ASKED TO TARGET GANDHI PARTY; ROBERT MENDICK CHIEF REPORTER
30 November 2007
The Evening Standard
(c) 2007 Associated Newspapers. All rights reserved
of a former cult leader are accused today of infiltrating a star-studded
event organised by Lord Attenborough to celebrate the 25th anniversary of
his Oscar-winning movie Gandhi.
passed to the Evening Standard reveal how supporters of the Maharaji are
being urged to use the charity fundraiser to spread their leader's message
to wealthy guests.
Attenborough will give a speech at the event, held at the British Academy of
Film and Television Academy headquarters in Piccadilly tomorrow. Ben
Kingsley, who won an Oscar for his portrayal of Gandhi, will attend along
with senior diplomats from the Indian, Sri Lankan and Bangladeshi High
Commissions and celebrities.
the Maharaji are being asked to pay £250 for tickets for the event to spread
their leader's message. The Indian-born Maharaji - real name Prem Rawat -
has donated £10,000 to Lord Attenborough's Gandhi Foundation for the right
to address the audience before a screening of the film, followed by a
champagne reception and dinner. The money will go to help the poor in India.
An email to
the Maharaji's supporters, obtained by the Evening Standard, states: 'This
is a unique event because it will be attended by a VIP audience of
diplomats, politicians, celebrities and very influential and wealthy
business people who will be exposed to M's message for the first time.
perhaps one of the most influential groups of people ever to gather to hear
M's message in the UK and possibly the West.
'This is a
unique opportunity to attend an event as ambassadors for TPRF [The Prem
Rawat Foundation] and M.'
The email was
sent by City accountant Roland Klepzig, who is also a trustee of Elan Vital,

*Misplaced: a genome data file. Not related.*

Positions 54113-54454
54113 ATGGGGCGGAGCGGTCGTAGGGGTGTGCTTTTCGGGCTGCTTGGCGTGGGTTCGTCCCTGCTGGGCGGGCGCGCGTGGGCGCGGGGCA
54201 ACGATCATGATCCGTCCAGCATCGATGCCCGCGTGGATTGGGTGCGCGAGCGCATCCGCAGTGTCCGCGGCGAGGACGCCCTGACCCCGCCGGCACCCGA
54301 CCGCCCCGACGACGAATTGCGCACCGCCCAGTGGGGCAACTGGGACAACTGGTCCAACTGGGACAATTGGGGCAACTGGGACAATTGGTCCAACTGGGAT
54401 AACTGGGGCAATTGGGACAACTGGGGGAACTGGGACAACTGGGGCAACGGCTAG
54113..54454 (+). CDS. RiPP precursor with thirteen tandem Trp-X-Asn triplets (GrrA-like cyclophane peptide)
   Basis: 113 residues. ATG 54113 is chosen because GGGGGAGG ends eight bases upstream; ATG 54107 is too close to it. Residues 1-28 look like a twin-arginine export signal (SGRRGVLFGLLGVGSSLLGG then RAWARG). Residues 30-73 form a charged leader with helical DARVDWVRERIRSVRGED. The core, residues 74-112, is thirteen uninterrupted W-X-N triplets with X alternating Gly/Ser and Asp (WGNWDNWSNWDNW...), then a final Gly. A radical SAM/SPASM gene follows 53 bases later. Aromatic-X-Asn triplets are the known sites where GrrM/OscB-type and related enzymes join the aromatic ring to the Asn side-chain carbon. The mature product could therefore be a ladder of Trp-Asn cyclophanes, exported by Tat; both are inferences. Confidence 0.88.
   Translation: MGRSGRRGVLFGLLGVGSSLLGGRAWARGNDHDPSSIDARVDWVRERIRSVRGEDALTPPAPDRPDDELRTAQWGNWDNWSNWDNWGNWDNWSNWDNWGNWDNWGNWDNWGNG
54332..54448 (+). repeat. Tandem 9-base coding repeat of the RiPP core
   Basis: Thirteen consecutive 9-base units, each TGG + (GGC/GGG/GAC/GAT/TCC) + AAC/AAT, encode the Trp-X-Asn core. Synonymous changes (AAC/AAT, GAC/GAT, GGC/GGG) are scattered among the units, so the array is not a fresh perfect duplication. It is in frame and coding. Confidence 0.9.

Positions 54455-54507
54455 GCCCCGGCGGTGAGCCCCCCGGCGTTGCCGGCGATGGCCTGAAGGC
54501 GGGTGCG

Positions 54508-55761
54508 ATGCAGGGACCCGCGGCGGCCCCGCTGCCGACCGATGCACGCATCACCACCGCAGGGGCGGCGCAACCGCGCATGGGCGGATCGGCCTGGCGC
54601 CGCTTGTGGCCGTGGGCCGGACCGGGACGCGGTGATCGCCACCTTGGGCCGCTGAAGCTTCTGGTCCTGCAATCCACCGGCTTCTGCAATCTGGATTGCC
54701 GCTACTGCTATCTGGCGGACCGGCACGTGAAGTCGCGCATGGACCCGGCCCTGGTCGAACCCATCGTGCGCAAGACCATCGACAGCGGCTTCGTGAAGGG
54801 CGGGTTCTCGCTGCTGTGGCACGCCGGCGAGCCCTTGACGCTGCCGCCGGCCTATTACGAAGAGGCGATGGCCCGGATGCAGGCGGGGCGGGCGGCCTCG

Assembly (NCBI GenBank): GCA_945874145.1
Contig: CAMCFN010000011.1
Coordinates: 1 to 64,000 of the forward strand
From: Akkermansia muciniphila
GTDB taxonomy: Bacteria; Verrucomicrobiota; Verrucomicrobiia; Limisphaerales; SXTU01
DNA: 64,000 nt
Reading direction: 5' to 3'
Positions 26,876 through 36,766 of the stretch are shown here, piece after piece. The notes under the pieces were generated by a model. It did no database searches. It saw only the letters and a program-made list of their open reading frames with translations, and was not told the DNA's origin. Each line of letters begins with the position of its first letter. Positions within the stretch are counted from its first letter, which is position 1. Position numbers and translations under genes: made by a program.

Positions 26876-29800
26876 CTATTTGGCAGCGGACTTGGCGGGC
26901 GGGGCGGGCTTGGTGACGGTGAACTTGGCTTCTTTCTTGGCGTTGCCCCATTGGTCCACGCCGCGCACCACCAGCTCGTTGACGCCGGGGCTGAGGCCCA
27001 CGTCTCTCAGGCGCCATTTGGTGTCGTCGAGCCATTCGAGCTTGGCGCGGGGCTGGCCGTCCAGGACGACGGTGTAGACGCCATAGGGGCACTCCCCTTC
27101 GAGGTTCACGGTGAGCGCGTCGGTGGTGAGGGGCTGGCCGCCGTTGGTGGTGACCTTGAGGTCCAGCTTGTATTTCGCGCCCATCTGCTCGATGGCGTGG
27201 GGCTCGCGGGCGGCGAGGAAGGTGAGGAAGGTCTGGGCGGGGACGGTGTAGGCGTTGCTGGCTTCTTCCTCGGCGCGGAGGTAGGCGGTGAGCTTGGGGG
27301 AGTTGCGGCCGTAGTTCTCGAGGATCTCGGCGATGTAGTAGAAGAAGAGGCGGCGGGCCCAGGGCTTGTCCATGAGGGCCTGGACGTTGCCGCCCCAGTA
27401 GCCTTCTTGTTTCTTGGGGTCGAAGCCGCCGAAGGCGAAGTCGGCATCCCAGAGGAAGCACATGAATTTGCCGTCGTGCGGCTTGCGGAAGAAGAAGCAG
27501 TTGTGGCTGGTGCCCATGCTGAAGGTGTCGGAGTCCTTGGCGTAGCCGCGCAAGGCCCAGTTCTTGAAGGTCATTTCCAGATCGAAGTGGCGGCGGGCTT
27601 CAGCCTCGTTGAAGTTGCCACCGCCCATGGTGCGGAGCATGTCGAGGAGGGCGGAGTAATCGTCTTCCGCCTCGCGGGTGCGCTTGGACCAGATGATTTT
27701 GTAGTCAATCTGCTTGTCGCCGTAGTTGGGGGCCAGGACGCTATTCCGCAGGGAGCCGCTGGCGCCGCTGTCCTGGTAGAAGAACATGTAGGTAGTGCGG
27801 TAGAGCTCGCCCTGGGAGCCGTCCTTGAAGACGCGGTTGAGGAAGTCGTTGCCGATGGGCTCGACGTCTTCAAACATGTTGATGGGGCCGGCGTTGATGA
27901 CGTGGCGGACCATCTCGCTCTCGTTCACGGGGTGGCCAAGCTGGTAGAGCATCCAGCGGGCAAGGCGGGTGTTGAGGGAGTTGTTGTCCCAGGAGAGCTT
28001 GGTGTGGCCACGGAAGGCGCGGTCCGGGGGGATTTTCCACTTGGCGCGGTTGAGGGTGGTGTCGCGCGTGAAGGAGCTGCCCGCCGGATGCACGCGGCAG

a charity set up to promote Mr Rawat's teachings. He refused to comment on
Foundation, of which Lord Attenborough is patron, said today it was not
aware of the allegations that Mr Rawat is a former cult leader. He now
enjoys a life of great wealth in California.
read the contents of the email, Omar Hayat, one of the Gandhi Foundation's
trustees and organiser of Saturday's event, replied: 'Gosh. That's news to
Mr Rawat, 49,
formerly known as the Guru Maharaj Ji, enjoyed huge support in the Seventies
and Eighties as spiritual leader of The Divine Light Mission, an alleged
religious cult which set up communes across the world. His disciples are
said to have referred to him as the Lord of the Universe and considered him
a descendant of God. He has since established TPRF and the Elan Vital
of the Cult Information Centre, said: 'These are groups about which we are
concerned. We have received complaints over the years.' Former disgruntled
followers of Mr Rawat accuse him of getting rich on their donations, a claim
branded ludicrous by current supporters.
James Shaw, a
spokesman for Elan Vital, pointed out his organisation had received
charitable status and was governed by Charity Commission laws. 'The fact is
we are not a cult and we do not behave in cult-like ways,' he said.